Damsel in distress…

One of my projects is a Small Town Women’s fiction series. The basic idea is that each book in the series highlights one woman’s story. The good, the bad, and the ugly of being a woman.

Women’s fiction is defined as a story in which the main character overcomes some obstacle like a divorce or abusive relationship, maybe cancer or job lose. And, also means, the woman saves herself.

I love this idea, but I don’t think it should only be the woman doing the saving. I don’t see anything wrong with a friend, family member or love interest giving her a hand, support, and a push forward.

We all get stuck and stop believing in ourselves at times. It doesn’t only take a village to raise a child, but sometimes to help us get through life.

In my first book, Mandy’s Story, she has pretty much raised herself from the age of 8 to the start of the story at 17. I realize this could be classified as Young Adult. However, I think the themes of the story are more adult in nature and to fit into the series, I feel it is Women’s fiction.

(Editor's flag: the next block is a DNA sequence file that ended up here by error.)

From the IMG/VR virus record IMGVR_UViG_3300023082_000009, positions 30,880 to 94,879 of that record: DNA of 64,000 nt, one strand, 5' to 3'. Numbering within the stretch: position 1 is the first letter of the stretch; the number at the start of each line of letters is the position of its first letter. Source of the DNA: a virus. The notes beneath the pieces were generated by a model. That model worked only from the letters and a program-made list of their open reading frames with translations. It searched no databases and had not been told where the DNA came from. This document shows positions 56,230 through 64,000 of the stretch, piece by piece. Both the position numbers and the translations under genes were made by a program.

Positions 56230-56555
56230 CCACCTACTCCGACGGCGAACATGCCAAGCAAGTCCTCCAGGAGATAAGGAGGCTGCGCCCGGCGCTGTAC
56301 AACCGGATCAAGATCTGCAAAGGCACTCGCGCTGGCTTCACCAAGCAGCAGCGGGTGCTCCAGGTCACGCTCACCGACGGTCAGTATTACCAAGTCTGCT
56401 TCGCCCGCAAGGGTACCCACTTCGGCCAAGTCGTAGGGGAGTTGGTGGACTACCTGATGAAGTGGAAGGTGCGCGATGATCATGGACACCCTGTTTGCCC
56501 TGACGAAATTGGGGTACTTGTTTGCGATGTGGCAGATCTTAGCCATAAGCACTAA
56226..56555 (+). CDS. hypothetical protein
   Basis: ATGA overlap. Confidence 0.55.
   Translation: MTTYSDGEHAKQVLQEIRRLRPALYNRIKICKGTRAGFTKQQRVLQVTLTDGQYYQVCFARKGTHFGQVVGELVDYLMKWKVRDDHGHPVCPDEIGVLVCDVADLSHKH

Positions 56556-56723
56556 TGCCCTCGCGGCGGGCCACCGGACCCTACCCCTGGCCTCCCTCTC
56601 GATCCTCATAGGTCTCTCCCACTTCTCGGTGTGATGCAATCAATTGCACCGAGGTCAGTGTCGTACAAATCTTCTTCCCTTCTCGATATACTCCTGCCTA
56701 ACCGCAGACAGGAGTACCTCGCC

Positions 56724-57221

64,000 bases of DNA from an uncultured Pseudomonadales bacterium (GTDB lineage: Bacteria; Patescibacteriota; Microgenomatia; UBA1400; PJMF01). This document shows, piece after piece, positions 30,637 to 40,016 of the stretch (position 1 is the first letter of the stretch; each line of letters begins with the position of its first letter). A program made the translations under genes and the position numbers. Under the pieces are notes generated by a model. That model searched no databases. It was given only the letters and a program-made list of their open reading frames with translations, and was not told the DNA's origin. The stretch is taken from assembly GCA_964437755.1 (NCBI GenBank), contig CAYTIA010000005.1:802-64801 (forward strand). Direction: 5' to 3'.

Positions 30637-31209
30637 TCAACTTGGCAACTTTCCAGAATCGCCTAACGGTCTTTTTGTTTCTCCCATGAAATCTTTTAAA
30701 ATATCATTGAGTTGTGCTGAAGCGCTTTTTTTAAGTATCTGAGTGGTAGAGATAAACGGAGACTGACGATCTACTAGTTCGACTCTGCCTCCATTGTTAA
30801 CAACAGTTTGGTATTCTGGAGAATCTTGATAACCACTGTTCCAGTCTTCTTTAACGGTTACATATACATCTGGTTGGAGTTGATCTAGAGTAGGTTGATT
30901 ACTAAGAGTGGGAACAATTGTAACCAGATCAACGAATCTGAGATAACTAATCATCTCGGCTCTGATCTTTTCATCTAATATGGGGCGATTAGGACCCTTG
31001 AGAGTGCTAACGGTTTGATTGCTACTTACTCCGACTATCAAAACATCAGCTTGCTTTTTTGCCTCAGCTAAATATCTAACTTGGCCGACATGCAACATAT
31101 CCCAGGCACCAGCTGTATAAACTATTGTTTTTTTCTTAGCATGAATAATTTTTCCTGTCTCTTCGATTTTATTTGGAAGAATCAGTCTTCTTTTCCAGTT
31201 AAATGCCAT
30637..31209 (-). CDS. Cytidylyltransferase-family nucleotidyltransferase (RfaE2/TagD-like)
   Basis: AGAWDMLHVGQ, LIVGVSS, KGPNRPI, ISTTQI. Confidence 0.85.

At 17, she is running her own business and raising her two siblings all while trying to live in the house with their abusive, alcoholic mother. One night things take a turn she didn’t expect and they find themselves free of their abuser. Mandy is both elated and anxious at the thought of being completely on her own. She lacks confidence her in herself.

As she tries to learn to live in the World without her mother, things take a turn when CPS steps in and takes her siblings from her. She works hard to do all the things required to get them back, but it seems hopeless.

Enter Jimmy. He is the father to her siblings, no relation to her. He helps gets the kids back and is there for Mandy, building her confidence, and helping her push herself to be a better Mandy.

It is something she has been all along, but just needed to have someone reach out a hand. She never thinks of herself as a damssel in distress even though others might. She works hard and takes care of herself as well as her brother and sister.

I still think this counts more as Women’s Fiction than any other genre, and how I plan to sell it.

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